Eric Betzig‘s lab at the Janelia Research Campus has just released a jaw-dropping high-definition 3D movie of cellular machinery in motion. Words are not sufficient to describe the beauty of the data and the impact of the method which will soon be made available to researchers interested in using or developing it.
I met the man a few times during my postdoctoral life at Bell Laboratories where he was a research scientist. An acknowledged star in a building full of brilliant people, his Near-Field Scanning Optical Microscope was considered Nobel worthy. The Labs went down the tubes a few years later when the MBA visigoths took over. Betzig left, reinvented himself a couple of times, and came back with even more pathbreaking ideas in microscopy that overcame what he felt were insurmountable limitations of his first breakthrough. He went to Stockholm in 2014 for the newer inventions and the doors they opened. The Prize has not slowed him down.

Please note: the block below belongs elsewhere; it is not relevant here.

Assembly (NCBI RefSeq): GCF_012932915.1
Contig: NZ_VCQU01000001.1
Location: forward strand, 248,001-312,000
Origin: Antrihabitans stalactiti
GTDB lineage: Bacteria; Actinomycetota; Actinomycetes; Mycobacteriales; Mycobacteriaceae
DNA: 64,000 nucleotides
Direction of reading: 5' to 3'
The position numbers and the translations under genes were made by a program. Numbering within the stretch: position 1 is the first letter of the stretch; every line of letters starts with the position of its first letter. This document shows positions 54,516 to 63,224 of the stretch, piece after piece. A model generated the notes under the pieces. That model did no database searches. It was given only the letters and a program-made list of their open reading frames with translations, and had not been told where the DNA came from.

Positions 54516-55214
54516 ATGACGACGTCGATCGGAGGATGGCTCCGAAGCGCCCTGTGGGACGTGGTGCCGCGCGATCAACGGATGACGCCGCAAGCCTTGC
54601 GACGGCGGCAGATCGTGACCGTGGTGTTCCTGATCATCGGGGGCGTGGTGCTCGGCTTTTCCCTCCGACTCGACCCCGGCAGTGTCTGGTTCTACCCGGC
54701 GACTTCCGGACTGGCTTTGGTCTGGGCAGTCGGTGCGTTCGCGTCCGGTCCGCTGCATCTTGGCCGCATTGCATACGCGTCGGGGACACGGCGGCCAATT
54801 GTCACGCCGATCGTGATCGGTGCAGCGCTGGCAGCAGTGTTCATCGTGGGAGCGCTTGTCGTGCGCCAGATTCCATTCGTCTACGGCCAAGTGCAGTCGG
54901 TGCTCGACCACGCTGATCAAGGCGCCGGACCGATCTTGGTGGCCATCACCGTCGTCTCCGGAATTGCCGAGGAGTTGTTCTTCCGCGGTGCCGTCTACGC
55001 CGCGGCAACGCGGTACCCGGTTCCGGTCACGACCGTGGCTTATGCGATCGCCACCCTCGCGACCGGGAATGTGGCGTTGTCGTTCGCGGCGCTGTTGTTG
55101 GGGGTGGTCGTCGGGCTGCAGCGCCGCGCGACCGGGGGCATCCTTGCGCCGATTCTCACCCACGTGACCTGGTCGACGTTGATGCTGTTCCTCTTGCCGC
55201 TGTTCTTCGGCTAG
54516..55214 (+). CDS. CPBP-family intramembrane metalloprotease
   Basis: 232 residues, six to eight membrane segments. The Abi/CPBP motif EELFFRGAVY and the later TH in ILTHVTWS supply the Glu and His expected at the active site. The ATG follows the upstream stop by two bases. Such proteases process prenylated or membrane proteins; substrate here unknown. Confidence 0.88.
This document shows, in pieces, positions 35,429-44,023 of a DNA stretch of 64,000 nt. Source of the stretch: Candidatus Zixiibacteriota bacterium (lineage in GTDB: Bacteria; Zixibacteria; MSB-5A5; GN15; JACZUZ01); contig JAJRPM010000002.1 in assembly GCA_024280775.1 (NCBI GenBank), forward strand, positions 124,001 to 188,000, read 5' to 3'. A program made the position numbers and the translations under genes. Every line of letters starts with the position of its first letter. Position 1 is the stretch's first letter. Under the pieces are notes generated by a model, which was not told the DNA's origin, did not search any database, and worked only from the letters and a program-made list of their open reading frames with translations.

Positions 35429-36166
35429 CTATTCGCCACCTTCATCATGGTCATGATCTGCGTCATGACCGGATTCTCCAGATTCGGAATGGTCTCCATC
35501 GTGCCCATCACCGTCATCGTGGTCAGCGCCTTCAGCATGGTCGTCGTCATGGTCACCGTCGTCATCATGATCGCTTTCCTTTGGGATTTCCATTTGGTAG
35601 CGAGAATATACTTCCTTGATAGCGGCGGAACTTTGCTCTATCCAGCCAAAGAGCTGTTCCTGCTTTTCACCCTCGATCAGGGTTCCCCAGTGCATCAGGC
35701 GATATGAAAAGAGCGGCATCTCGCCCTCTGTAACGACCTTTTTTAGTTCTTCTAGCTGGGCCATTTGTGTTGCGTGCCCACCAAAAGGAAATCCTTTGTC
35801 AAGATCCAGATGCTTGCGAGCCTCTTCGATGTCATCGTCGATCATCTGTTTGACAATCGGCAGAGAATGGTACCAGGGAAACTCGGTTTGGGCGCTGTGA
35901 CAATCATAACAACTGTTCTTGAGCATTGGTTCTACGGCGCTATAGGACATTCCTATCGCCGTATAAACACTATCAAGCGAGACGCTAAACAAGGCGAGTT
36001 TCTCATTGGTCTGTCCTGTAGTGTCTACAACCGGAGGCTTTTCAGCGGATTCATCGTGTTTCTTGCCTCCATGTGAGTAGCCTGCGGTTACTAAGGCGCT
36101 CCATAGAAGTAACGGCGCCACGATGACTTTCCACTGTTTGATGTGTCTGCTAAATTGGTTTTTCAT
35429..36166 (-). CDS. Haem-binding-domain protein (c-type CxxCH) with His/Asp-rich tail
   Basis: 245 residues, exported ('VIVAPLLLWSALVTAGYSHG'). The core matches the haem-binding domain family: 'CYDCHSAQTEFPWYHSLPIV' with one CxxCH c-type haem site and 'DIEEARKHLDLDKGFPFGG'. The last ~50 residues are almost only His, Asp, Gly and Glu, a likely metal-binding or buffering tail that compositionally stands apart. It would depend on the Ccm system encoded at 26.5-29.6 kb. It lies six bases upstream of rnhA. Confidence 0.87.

The Janelia public release has details and links to several videos, including the one below.
The technical paper appears in the latest issue of Science Magazine.
Observing the cell in its native state: Imaging subcellular dynamics in multicellular organisms
T. Liu et.al.
Science 360, eaaq1392 (2018). DOI: 10.1126/science.aaq1392
The Abstract is also available through PubMed
Youtube Channel: The Howard Hughes Medical Institute